This kind of sight is uncharted territory for me. My entire shooting career has been with iron sights of various styles, but never with a scope or red dot. But my eyesight has been ever-so-slightly declining, so I’ve been wanting to experiment with electronic red dots. Also because this handgun is destined for self-defense, I wanted to experiment with the latest trend in defensive handgun configuration. So after some research, I decided upon the Sightmark Sure Shot, which is a cheap entry level reflex sight. I figured I’d give an entry-level model a try and see how I feel about red-dots. Also, my wife can give it a try and see what she thinks. High end reflex sights like those from Trijicon run several hundred dollars, so I decided to test the concept first. In order to mount the sight, I used a hard plastic sight mount that is manufactured in Israel. The cool thing about the mount is that it leaves plenty of room above the iron sights so you can use them if needed.
The sight offers several sight pictures, I chose the picture that has big circle with a dot in the middle, with cross-hairs on the edges of the big circle. I shot with both eyes open. The target above shows that after guestimating the zero using the iron sights, the first shot was low. I made some adjustments to the reflex sight, and then proceeding to shoot-out the x-ring with the about 15 rounds, with a little drift to the right:
I found it to be a very different experience to use a reflex sight. First of all, it is different because with iron sights, to shoot with precision you focus on the front sight and the target is blurry. With reflex sight you just look at at the target. I found that with both eyes open I would sometimes get a double image, but I could still see the target and dot fine. I also find that sometimes my eyes would tend to focus on the dot, instead of the target, or jump back and forth. The best result was when I just totally relaxed my focus, looked at the target and just shot. Rapid-fire shooting was maybe a little faster as well, because I could see the dot falling back onto the target after recoil and could begin my trigger pull for the next shot a bit faster.
Longer range shooting was a little different. At 75 feet I found it a little harder to just look at the target, and kept finding my eyes focusing on the dot. At 50 yards I had mixed results. Sometimes I would hit the 8″ steel plate 4 out of 5 times, sometimes 1 or sometimes 3 out of 5. Perhaps I need to zero the sight a little better for better accuracy at longer range. When I have time I’ll shoot at a paper target at 50 yards and see if I can get a good zero. Also complicating matters is that I have not ascertained how accurate the gun itself really is at 50 yards. Don’t get me wrong, I could see hits in the berm just barely missing steel, so you are still getting minute-of-bad-guy at 50 yards, I just don’t know about head shots.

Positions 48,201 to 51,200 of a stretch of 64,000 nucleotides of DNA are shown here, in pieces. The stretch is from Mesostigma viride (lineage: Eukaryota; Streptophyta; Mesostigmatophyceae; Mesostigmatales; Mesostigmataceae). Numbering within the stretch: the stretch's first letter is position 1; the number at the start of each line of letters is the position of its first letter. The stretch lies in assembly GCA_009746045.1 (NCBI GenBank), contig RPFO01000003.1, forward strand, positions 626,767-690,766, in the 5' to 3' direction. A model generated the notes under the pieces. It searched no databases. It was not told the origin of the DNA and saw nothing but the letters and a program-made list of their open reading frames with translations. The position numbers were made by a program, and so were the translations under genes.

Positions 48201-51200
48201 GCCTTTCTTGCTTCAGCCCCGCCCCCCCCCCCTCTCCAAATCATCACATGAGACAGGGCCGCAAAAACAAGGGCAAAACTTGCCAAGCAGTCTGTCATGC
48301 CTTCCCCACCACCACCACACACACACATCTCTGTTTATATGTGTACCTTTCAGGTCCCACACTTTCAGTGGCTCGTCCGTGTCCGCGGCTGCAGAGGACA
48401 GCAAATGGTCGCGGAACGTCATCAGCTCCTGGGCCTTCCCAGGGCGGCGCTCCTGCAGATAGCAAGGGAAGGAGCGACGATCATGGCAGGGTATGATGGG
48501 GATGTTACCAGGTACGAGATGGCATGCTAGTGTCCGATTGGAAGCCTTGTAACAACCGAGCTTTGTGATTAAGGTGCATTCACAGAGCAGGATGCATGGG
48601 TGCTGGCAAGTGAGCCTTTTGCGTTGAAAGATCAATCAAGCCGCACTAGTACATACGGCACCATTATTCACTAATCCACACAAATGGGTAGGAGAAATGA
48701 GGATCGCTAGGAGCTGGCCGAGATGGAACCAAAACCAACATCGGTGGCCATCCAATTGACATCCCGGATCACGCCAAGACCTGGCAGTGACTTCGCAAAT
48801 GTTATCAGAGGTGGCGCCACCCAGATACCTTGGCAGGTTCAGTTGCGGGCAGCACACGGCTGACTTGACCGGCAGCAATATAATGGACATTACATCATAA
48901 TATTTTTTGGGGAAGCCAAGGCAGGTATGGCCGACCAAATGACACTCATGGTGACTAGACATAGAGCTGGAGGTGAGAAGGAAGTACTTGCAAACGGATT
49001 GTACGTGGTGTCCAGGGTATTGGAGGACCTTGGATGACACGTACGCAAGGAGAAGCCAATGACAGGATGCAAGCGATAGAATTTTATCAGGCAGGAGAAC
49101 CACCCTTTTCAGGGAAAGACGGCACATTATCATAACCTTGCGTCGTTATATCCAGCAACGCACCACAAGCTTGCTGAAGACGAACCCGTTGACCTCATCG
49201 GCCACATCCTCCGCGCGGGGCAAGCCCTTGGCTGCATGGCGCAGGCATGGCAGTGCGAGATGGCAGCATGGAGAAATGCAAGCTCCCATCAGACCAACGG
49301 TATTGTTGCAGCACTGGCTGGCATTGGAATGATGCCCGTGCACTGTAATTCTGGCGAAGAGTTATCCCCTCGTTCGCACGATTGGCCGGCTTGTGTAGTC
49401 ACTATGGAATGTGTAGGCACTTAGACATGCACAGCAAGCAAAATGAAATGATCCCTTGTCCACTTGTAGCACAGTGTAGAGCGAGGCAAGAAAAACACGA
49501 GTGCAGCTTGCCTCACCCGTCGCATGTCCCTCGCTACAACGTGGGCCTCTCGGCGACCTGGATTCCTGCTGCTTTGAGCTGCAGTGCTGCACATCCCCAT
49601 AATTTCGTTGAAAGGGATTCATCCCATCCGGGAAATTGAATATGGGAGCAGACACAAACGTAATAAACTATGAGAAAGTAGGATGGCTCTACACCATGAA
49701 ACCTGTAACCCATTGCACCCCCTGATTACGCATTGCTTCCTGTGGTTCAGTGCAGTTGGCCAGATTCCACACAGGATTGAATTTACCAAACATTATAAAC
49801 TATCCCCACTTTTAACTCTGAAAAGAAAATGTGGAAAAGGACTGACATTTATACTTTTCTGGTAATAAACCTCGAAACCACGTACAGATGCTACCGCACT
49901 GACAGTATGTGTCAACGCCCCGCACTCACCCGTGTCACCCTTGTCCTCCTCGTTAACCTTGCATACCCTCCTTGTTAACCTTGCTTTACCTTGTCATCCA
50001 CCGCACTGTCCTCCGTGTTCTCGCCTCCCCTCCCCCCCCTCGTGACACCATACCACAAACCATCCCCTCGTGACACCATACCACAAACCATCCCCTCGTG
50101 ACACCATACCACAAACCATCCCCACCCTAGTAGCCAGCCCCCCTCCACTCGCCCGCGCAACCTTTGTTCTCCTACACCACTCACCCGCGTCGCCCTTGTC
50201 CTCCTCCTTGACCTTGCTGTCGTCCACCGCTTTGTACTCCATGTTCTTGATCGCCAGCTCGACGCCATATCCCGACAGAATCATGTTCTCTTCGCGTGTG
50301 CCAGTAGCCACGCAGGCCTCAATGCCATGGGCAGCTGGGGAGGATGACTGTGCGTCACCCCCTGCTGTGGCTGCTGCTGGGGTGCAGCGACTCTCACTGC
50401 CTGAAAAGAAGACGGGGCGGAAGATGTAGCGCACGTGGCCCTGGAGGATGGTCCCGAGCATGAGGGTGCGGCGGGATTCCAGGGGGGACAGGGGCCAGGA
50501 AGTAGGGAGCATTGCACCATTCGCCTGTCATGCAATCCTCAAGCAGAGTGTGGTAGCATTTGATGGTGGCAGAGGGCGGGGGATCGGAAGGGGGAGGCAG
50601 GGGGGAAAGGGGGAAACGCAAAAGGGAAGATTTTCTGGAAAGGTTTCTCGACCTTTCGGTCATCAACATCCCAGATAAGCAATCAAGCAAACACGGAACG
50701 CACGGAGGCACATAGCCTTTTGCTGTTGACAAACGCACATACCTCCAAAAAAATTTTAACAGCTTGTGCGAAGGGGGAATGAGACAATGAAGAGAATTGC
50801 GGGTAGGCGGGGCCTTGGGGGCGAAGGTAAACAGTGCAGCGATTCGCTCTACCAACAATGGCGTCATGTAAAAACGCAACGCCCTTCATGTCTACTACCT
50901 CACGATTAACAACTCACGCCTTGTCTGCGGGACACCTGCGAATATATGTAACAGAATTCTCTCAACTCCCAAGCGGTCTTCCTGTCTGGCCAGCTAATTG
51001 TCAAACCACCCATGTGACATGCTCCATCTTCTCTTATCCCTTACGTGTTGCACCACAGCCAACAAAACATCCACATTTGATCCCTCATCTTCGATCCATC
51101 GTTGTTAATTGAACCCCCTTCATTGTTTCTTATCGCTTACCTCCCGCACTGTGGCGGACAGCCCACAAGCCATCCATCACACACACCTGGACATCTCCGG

I would say that with a little more practice, I could see myself becoming a red-dot convert, especially on a home-defense gun. I definitely understand how these optics are the future, once the more durable models become more affordable. Especially as eyes age, reflex sights are an alternative to custom shooting glasses. More importantly, with a reflex sight your eyes are focused on the target, giving you better situational awareness, and better ability to pick a precise aiming spot on the target. Unlike a laser sight, nothing gives away your position and the reflex sight can work in all lighting situations (and will not disappear on a bad guy wearing red clothes).
An interesting question is whether I would introduce a new, first-time shooter to shooting with a red dot or shooting with iron sights. Certainly shooting with iron-sights is harder, and more “sporting.” But shooting with a red-dot is probably going to be easier for beginners, and a way to quickly build confidence and accuracy. There is also the “cool factor” that will draw interest in the sport. I have to say that at the end of the day, I would probably have a new shooter learn with a red dot. Especially for older shooters or anyone with “bad eyes”, a red dot is a great way to get into recreational shooting.